Attention-deficit/hyperactivity disorder (ADHD) is a neurodevelopmental condition that typically shows up in childhood and can persist into adulthood. The nature of this disorder is intricate, enveloping a person's cognitive, emotional, and behavioral dimensions.

According to recent data, up to 5% of American adults, or over 8 million people, are currently living with ADHD. Alarmingly, a vast majority of these adults remain undiagnosed, keeping them unaware of the root cause behind their struggles. 

The hallmark characteristics of ADHD are not just limited to distractibility, they extend to impulsivity and hyperactivity. These symptoms manifest uniquely in each person. For some, the challenge might be an inability to focus on tasks, leading to incomplete projects or frequent errors. Others might grapple with impulsivity, making hasty decisions without considering the consequences, or hyperactivity, exhibiting constant restlessness.

The strategies employed to handle ADHD vary widely: including behavioral therapies that focus on coping mechanisms, lifestyle changes that include structured routines, and medications that aid in enhancing focus and reducing impulsivity. Each person finds their unique combination to navigate life efficiently.

But like everyone else, people with ADHD also find themselves in situations where alcohol plays a significant role. But adding alcohol to the ADHD equation, it creates various complexities that require further examination. 

ADHD and Alcohol: What Are the Effects?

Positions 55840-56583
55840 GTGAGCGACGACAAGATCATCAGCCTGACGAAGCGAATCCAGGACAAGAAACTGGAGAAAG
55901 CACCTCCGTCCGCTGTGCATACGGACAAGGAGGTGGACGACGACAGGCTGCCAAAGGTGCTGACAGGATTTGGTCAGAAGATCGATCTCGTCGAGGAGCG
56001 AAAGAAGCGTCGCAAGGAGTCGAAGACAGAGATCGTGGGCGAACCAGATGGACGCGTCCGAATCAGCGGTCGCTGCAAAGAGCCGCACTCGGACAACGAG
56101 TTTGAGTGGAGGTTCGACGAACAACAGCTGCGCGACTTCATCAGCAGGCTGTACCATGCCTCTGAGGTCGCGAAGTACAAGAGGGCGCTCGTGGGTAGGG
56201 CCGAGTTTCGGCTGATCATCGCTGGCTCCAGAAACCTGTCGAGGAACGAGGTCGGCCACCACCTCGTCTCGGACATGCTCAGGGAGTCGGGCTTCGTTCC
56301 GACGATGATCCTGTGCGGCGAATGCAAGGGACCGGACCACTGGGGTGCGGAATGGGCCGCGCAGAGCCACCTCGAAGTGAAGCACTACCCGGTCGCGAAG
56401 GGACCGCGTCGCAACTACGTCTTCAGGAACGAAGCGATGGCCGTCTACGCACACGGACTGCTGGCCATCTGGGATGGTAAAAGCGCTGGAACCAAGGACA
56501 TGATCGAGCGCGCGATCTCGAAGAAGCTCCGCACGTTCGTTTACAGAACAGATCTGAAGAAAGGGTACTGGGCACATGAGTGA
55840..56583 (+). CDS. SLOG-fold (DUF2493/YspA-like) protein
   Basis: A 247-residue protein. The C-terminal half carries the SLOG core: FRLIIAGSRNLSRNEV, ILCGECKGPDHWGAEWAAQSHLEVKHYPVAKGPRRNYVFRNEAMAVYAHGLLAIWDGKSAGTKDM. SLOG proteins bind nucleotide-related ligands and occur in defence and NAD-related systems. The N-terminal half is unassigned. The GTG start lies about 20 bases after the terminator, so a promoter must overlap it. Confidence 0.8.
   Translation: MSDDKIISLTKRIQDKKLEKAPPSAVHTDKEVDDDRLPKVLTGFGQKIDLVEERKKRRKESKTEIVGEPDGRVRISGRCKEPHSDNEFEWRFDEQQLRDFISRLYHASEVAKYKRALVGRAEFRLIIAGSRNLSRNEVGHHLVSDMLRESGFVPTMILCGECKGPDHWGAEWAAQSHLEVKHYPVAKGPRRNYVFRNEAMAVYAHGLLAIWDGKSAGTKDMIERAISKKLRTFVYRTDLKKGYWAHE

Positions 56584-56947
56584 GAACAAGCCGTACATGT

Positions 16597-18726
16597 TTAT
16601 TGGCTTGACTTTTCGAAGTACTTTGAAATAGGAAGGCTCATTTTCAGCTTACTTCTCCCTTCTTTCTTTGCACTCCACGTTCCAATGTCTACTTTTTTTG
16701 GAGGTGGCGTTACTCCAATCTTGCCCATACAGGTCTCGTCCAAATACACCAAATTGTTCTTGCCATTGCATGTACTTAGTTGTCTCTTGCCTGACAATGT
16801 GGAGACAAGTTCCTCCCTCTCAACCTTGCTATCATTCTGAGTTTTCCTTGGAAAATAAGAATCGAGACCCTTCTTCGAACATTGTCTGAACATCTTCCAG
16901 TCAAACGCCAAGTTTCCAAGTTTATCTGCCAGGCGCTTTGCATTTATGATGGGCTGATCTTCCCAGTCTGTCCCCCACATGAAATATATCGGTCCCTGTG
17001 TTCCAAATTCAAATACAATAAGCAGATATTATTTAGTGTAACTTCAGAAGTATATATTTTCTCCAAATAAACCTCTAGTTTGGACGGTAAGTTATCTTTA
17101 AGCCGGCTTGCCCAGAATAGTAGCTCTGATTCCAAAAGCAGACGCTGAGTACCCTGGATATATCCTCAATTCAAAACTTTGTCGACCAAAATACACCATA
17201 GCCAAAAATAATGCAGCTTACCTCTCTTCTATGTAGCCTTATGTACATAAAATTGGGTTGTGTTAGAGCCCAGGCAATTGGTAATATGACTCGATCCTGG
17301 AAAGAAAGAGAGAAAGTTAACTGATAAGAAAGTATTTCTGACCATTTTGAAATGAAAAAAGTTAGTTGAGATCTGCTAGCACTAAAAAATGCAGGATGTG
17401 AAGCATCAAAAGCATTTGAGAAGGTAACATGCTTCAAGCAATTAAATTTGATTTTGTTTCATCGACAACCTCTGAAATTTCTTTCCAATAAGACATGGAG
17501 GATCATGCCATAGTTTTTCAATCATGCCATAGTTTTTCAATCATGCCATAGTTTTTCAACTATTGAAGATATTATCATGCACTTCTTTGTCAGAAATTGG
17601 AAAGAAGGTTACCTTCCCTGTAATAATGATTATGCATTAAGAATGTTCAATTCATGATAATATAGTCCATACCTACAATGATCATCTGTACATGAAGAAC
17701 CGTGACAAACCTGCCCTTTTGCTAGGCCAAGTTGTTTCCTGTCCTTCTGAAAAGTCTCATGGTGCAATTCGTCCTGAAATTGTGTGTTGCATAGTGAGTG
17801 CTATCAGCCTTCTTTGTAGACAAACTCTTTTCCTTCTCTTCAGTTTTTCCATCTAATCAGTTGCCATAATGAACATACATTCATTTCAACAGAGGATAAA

Clinical research points towards a robust connection between ADHD and an escalated risk of alcohol misuse, as well as misuse of other substances. But why is this link so significant, and how does alcohol use affect people with ADHD? To answer these questions, let's delve deeper into the science to uncover ways this interaction impacts individuals with ADHD.

Exacerbation of Symptoms

ADHD inherently complicates the cognitive and behavioral processes of those affected.

Alcohol heightens existing ADHD symptoms, which makes it a potentially detrimental choice for those living with the condition. After consuming alcohol, people with ADHD might experience amplified issues concerning concentration, impulsivity, and hyperactivity, adding an additional layer of complexity to their already-challenging daily lives.

What might this look like? Imagine you've spent the previous evening at a social gathering where you enjoyed a few drinks. The next day, as you sit down to work, you realize your concentration is even more fragmented than usual. You're more impulsive in your choices, perhaps cutting off your colleagues mid-sentence instead of hearing them out. Your thoughts race and your mind is chattering incessantly. Focusing on any single task is an uphill battle — and because you can’t seem to concentrate on anything, you barely finish any of your day’s assignments. This is a glimpse of how alcohol can exacerbate the symptoms of ADHD, adding fuel to the fire of an already intricate condition.

Increased Risk of Substance Misuse

Studies have indicated that people with ADHD may be more susceptible to falling into patterns of substance misuse — and often, alcohol is the gateway.

Impulsivity, a core symptom of ADHD, is a key player in this risk. It can steer individuals towards risky behaviors, including binge drinking or alcohol dependence. The lure of immediate gratification can be especially strong for someone with ADHD, and resisting the allure of alcohol is daunting.

Interference With ADHD Treatments